ART PRINCIPLES IN PORTRAIT PHOTOGRAPHY
likeness are too nearly nature imitation. They are only the raw material to be used in the process of pic ture-making, but they are in no sense the completed picture. We must arrive at considerable maturity in art before we are able to grasp the significance that underlies this statement, yet it is possible to gain in sight into that which is essential, even at the outset.
There is also a similarity between the work assigned to the art pupil and the methods employed by the pho tographer. In the class-room a model is usually posed against an indifferent background and the student centres his energies upon rendering this model with out making any special use of the resources to be found in the background. This accounts for the wearisome study-head displays at our annual academic exhibitions and is equally responsible for the immaturity of art students when they have finished their courses of study. The photographer's efforts at pictorial work fail for the same reasons, although his methods are different. He too centres all his interest upon the face and figure. His backgrounds are usually bought "ready-made" and have no meaning, fitness, or relation to the sitter. In Fig. 1 we have an example and from an art point of view it is hopeless photography. What we condemn in it is the belief of the photographer that he has pro duced a portrait when the focus upon the woman is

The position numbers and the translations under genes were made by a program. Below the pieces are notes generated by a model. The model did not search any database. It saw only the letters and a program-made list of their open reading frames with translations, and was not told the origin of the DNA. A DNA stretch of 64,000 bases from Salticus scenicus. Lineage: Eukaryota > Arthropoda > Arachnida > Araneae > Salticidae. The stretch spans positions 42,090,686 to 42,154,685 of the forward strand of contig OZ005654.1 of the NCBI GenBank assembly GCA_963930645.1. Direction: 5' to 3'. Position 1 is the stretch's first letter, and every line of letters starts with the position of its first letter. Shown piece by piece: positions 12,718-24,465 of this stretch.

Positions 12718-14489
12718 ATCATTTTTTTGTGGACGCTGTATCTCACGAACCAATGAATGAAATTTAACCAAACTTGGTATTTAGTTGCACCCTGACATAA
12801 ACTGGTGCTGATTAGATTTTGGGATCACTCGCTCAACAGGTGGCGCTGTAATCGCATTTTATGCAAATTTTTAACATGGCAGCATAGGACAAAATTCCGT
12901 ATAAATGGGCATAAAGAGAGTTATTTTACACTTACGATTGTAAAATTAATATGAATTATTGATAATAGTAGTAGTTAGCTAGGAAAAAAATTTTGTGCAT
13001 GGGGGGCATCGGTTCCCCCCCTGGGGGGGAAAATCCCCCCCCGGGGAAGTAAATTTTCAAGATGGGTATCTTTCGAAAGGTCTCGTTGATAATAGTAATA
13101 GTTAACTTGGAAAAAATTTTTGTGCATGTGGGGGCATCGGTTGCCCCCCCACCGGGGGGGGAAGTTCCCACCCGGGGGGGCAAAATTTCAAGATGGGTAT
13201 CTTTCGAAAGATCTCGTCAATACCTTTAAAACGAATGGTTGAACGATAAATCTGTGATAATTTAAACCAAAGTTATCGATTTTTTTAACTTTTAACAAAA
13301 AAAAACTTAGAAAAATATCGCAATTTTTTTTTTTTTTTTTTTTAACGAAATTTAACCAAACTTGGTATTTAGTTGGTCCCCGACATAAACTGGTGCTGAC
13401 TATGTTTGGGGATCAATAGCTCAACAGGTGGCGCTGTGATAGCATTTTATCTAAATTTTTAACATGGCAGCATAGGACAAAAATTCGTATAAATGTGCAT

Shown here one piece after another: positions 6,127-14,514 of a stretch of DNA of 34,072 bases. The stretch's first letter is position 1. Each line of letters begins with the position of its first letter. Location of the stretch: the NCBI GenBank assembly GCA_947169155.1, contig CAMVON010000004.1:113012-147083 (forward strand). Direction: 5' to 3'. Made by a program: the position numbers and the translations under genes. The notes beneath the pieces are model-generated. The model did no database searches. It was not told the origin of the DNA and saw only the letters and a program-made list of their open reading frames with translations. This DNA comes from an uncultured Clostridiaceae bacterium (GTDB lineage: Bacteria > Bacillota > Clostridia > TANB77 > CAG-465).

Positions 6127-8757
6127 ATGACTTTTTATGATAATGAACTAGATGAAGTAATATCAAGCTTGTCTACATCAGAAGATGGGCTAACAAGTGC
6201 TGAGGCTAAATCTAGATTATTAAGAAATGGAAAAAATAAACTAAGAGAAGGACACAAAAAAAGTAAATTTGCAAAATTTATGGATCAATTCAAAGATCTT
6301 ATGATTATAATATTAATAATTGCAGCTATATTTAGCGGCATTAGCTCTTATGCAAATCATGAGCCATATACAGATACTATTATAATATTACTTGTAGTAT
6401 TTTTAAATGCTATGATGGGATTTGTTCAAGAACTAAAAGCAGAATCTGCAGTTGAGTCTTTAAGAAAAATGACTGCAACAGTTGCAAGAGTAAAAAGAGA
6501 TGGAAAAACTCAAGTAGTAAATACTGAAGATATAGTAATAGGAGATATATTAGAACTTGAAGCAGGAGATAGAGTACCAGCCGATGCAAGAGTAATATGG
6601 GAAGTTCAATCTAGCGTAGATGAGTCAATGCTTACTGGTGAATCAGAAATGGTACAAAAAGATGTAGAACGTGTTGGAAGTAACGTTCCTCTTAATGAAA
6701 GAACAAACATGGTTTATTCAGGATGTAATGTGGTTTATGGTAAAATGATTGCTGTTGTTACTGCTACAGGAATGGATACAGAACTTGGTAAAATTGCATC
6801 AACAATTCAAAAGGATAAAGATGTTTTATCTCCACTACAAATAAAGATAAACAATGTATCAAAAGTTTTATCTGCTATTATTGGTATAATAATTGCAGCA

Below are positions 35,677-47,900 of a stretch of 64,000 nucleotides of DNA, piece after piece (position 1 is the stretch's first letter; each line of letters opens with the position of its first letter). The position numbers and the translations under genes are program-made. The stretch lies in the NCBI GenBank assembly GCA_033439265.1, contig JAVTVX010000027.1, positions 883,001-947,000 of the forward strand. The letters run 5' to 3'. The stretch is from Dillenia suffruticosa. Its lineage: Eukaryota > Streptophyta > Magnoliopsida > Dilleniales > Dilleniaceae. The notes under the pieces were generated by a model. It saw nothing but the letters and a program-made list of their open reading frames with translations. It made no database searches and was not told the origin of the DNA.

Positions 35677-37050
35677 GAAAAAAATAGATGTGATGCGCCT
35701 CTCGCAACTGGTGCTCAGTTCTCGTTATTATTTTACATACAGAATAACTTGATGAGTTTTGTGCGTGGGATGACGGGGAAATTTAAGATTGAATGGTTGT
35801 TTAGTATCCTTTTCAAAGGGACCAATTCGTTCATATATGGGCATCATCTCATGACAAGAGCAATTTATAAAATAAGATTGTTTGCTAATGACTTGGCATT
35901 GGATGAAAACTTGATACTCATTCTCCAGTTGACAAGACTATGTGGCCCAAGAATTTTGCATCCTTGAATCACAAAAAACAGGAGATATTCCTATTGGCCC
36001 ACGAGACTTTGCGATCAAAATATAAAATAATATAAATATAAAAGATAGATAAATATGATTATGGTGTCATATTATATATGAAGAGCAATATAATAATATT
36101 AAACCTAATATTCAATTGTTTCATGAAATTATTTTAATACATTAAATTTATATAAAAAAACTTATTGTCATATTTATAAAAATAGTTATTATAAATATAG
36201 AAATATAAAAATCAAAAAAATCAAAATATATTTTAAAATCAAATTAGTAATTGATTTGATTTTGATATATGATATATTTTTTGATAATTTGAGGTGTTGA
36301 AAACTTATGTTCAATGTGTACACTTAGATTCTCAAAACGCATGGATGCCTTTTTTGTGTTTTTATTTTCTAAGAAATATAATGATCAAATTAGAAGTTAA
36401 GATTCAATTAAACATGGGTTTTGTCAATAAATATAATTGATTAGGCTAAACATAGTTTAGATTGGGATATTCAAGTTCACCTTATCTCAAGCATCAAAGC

right, and that she will be made picturesque by the